In an effort to keep things simpler, I divided these into activities your baby can watch your toddler do and activities you can do together.

Baby Can Watch:

  • Finger painting

  • Kneading bread

  • Playdough

  • Sensory bins with little pieces

  • Coloring

  • Climbing

  • Playground

  • Cleaning

  • Cooking

  • Simple crafts

  • Brushing a pet

  • Building a fort

  • Playing a sport

Baby Can Participate:

  • Baby sensory bin

  • Large lego blocks

  • Wooden block set

  • Playing in water (with you)

  • Reading

  • Tummy time

  • Going for a walk

  • Visiting the library

  • Looking for items you name

  • Hide and seek

  • Dancing to music

  • Picking flowers (with you)

  • Playing outside

You can find many more ideas, ranging from simple to complex, online. Connecting with other families will also bring plenty of ideas and play dates to mix things up in your daily life.

How Can I Keep Up with the Chores with a Baby and a Toddler?

Chores come in neverending waves of monotony, especially with a toddler quickly undoing whatever you just did and a baby keeping you sleep-deprived. There are many free tips online to help you keep up with chores without going nuts or feeling like you are always cleaning.

Here are a few that worked for me:

  • Make your bed when you wake up; it's a small win in a short time.

  • Do the dishes after each meal so you don't make an overwhelming mess.

  • Clean the kitchen as you cook to make cleanup afterward easier.

  • Don't do all the chores in one day--do dusting one day, bathrooms another, and floors another day.

  • Laundry is a daily thing for a while--do small batches that you can put away quickly.

  • Set a timer for general chores (not kitchen) each day, and don't go over it (I did 20 minutes).

  • Involve your toddler in cleanup time (songs, rewards, praise).

  • Use bins where you can to make cleanup easier.

  • Clear surfaces (tables, desks, countertops, shelves) of clutter.

  • Throw out clutter regularly--you probably won't get around to needing it.

  • Be okay with your house looking like someone lives there--perfection is exhausting.

No one can keep up with the chores 100% of the time, so give yourself some slack! If you feel like you fill your free time up with chores most of the time, try setting a timer for cleanup outside of the kitchen and letting yourself play with your kids or rest afterward. Chores are not as important as your children.

6 Tips for Making Time for Yourself with a Toddler and a Baby

Parenting young children will repeatedly bring you to the brink of exhaustion and your wit's end. However, you can (and probably should) make time to prevent burnout.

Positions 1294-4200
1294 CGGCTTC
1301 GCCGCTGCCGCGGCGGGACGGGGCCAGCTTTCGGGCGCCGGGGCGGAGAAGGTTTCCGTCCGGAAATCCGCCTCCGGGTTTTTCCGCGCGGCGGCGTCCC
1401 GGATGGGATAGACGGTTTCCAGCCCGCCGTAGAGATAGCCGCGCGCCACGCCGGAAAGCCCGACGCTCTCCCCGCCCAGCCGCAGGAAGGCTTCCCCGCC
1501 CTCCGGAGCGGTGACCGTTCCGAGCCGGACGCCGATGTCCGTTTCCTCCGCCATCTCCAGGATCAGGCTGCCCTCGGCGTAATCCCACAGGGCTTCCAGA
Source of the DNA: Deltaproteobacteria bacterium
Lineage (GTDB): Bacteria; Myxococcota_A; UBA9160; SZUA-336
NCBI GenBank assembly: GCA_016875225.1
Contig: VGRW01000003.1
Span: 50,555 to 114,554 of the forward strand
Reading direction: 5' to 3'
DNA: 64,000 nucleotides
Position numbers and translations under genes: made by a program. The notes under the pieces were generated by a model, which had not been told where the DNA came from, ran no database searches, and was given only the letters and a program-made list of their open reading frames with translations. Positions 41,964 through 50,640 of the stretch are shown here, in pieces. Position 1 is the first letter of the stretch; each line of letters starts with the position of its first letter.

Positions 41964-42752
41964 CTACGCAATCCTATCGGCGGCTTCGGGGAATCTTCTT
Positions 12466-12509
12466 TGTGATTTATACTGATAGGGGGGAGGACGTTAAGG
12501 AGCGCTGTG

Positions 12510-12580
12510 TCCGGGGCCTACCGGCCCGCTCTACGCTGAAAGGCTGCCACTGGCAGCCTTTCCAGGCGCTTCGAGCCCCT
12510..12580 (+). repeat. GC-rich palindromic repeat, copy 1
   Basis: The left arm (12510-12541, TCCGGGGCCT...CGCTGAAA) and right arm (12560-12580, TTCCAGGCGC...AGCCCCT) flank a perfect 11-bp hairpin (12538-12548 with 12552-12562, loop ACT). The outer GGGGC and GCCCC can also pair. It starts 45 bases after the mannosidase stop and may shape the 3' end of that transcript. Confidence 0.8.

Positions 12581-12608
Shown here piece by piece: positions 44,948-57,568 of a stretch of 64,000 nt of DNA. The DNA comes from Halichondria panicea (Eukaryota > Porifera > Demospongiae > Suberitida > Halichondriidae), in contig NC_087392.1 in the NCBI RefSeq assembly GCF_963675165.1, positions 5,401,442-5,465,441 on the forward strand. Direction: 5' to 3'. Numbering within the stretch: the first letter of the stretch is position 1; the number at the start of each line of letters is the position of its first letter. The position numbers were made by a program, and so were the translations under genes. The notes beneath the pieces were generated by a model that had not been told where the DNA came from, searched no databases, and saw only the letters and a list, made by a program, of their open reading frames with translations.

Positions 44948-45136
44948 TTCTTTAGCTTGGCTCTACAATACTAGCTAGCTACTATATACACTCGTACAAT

These won't work for everyone or every situation, but perhaps you can try one or two to wrangle up some free time for rest.

1. Ask for Help

Reach out to trusted family members or friends who have offered to babysit or help with the kids, even if it's just for a short while.

If you don't have anyone nearby, look for a community nursery or short-term childcare that offers to watch your kids while you do something restful or enjoyable.

For example, many churches offer childcare during service hours or a couple of weekday evenings. Likewise, some gyms provide childcare services while you work out. Ensure the space is clean, age-appropriate, and child-safe and led by at least two adults who have cleared background checks.

2. Coordinate Nap Times

Coordinating nap times is a serious time saver, but it is easier said than done. Synchronizing your toddler and baby's afternoon nap is the best and most consistent way to provide a moment of peace every day.

I managed this by drawing the curtains around the house, turning on a box fan, and rocking the baby to sleep just after 1 pm every day. My toddler was allowed to play quietly or read books but conked out within 20 minutes most days.

Even now that my children are older, I still require an hour-long quiet time after lunch cleanup because it resets everyone's attitudes and prepares everyone for the afternoon's activities.

3. Make Bedtime Earlier for Kids

Some parents feel they have no time to themselves because their children stay up until 10 or 11 pm. If that is your family culture, by all means, go for it. That's not how my family rolls because we are early birds.

So, I worked bedtime from the original 8:45 pm back to 7:30 pm when my second was born. For one, I knew my first two would share a room for a while, so I needed them to be on the same schedule. For another, my toddler was fussy and upset after dinner anyway, so I knew he needed more sleep.

After a rough first month, everything smoothed out and worked out wonderfully so that my husband and I had a little time together before feeding the baby again and passing out for the night. Granted, this won't work for everyone, but it is doable for the early birds out there.

4. Utilize Screen Time Strategically

Screen time ought to be limited--ideally, babies younger than 18 months will not have any screen time at all (source). However, you may need to employ a few minutes of screen time now and then to rest in a pinch.

For example, shutting your eyes during your baby's morning nap time to manage a headache is not a bad time to put on 20 or 30 minutes of a toddler TV show. Other times, a short screen time is helpful, including being sick, mopping the floors, handling a serious phone call, or cleaning up a big mess you don't want your toddler running through.

At any rate, toddlers shouldn't watch more than an hour of TV in a day, so try to limit screen time as much as possible (source). It is an incredibly tempting crutch.

5. Encourage Independent Play

Yes, independent play is possible! Your toddler will soon play independently often and even involve his sibling as the baby grows in ability and communication skills.

You can encourage independent play by preparing safe play spaces or activity boxes with toys your toddler hasn't seen in a while. Are you struggling with tantrums instead of enjoying independent play? Read The Ultimate Guide to Toddler Tantrums: How to Handle Them Like a Pro for ideas.

6. Take Turns Providing Date Night

Another helpful way to gain free time for yourself is to trade date nights or free time with other parents. Take on all the kids for a few hours every week or month and trade-off with the other parent.

Planning something fun with all the kids is a treat on some days and challenging to manage on other days, but it's worth it for the break! Moreover, you're helping another tired parent out.

In a Nutshell

These months with a baby and a toddler are intense and fleeting. One day, you will look back and actually miss these days (crazy, right?). There's no one right way or magical method to survive and thrive during this time, but some of the tips and tricks above may help you weather the rough days a bit more sustainably. Hang in there!